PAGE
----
States Try to Toughen Penalties for Refusing Breath Test
COLUMBUS, OHIO – States are trying to toughen penalties for suspected drunken drivers who refuse to take a breath test, arguing that motorists too often get a milder penalty than if they had provided evidence that could convict them, according to the Associated Press.
Bills to lengthen license suspensions or make it a criminal offense to refuse a test are pending in four states, including Ohio and Massachusetts, where the percentages of people refusing are among the highest in the nation.
In Rhode Island, where the rate is highest, lawmakers are to try again this month to increase punishment.
Nationwide, an average of 25 percent of people pulled over on suspicion of drunken driving refuse to take a breath test, which is designed to estimate the amount of alcohol in the blood, according to the National Highway Traffic Safety Administration.
In every state but Nevada, the punishment is a suspended driver's license. Still, people who refuse believing they would fail a test might avoid a drunken driving conviction and jail time.
A proposal in Illinois would increase suspensions to one year from six months. Most drunken driving cases are handled within that six months, said Rep. Robert Molaro, chairman of the committee where the bill sits. A convicted driver would then get a more severe penalty: a revoked license. An acquitted motorist would still be punished by the suspension, which would be unfair, he said.
In all, bills were introduced in 15 states in 2005. Some didn't make it to the debate stage. Maryland, Montana and Virginia approved stricter punishment, with Montana adding up to a $2,000 fine and two days to six months in jail if a person is caught driving with a license that was suspended for refusing a test, according to the National Conference of State Legislatures.
In Ohio, a Senate-passed proposal to double the length of most license suspensions now goes to the House. About 40 percent of Ohio suspects refuse the test, the sixth highest among 41 states were data was available, according to a study by the NHTSA. That's despite the state being among 19 that already adds penalties such as jail time to the license suspension.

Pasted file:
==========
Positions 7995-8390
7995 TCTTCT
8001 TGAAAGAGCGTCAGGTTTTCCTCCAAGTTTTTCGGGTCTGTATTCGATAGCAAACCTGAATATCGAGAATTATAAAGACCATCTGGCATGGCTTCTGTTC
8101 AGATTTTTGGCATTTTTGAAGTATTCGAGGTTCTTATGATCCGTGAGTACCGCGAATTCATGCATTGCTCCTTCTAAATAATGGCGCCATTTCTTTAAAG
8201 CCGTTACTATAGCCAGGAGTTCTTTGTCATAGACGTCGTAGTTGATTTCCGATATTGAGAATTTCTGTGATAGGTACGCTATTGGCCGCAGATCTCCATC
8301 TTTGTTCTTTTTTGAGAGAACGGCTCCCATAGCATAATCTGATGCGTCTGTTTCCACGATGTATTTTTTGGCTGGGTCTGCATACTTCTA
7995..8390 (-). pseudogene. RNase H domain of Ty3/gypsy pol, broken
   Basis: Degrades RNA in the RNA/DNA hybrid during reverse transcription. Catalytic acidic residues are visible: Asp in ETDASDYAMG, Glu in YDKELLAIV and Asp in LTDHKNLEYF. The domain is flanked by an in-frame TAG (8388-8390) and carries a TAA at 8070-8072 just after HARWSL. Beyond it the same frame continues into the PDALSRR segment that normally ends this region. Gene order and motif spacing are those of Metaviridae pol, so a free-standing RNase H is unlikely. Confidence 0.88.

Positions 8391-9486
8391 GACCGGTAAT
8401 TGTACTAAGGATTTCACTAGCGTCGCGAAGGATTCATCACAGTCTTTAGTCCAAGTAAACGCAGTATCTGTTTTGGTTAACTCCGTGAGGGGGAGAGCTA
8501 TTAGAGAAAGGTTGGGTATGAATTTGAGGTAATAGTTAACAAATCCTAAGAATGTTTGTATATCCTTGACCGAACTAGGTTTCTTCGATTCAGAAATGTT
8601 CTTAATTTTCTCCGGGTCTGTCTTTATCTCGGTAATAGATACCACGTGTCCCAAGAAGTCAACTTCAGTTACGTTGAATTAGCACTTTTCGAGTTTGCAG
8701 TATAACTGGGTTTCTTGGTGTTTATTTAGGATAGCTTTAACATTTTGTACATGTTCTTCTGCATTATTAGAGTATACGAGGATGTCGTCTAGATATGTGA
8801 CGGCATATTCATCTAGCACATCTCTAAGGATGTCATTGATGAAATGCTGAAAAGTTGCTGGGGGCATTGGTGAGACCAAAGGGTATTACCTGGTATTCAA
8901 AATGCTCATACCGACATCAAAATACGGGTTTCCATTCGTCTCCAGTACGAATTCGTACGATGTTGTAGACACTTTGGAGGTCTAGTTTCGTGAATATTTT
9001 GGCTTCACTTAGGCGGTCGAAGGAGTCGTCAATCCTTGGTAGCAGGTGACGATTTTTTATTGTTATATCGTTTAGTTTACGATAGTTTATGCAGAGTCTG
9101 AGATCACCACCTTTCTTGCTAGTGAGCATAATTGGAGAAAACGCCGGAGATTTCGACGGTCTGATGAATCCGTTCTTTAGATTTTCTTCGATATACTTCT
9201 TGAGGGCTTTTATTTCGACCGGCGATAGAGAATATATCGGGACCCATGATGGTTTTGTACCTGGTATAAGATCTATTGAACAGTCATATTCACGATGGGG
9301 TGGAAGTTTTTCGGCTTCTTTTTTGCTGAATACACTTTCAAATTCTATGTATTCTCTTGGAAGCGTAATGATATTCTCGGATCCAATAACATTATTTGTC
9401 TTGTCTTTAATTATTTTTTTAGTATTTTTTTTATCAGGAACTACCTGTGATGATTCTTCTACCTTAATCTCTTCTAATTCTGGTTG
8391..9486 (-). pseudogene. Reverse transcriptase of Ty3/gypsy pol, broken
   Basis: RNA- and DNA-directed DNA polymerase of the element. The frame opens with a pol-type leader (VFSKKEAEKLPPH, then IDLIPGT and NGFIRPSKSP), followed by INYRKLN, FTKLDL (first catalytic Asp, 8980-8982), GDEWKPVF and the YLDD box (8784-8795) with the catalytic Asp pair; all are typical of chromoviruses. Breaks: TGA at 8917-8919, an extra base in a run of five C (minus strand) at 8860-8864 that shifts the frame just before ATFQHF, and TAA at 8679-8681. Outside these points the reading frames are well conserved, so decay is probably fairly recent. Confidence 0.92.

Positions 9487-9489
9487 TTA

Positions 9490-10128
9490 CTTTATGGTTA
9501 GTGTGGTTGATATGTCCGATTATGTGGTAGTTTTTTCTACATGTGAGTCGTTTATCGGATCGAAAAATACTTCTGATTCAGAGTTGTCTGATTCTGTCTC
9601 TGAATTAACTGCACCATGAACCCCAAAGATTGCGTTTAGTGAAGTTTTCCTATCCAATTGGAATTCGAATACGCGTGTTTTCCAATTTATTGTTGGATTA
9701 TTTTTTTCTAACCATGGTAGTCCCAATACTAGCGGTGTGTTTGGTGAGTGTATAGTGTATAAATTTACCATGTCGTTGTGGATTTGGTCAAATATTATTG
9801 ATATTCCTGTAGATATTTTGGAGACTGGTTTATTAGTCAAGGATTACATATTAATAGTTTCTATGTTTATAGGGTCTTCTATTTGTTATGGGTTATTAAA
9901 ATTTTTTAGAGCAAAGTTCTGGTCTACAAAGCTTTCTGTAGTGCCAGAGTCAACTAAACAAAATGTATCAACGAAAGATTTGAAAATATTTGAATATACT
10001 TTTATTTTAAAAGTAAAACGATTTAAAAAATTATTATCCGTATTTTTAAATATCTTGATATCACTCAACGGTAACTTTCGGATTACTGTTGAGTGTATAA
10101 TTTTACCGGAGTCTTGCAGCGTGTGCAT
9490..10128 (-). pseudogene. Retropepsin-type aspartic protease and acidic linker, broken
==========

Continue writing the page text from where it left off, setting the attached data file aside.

Motorists refuse tests for many reasons. Maybe they have been drinking and fear failing. Some have heard stories that the machines record some diabetes symptoms as drunkenness. Those with previous drunken driving convictions might be trying to avoid a felony conviction from another arrest, according to the Associated Press.
Defense attorneys and motorist groups say it's unfair to force someone to face a criminal conviction for a test that might be inaccurate.
The machines are supposed to exclude results measuring artificially high alcohol levels if the person vomits or burps, increasing the amount of alcohol in the mouth. That alcohol hasn't yet reached the blood, and thus the brain, so it's not a fair test of impaired judgment. Attorneys say the mouth alcohol still gets measured, and they question the overall reliability of the machines. They say a direct blood test is the fairest and most accurate test.
Prosecutors and law enforcement officers said they routinely test and calibrate their machines, and watch suspects closely for 20 minutes before testing to ensure no alcohol is brought up to the mouth, according to the Associated Press.
The states with the lowest refusal rates have among the toughest penalties, with jail time in California and Nebraska and revoked vehicle registrations in Hawaii and Maine.
In Massachusetts, which is third in the nation with a 47 percent refusal rate, additional penalties for refusing a breath test were removed from a drunken driving bill that passed in 2005.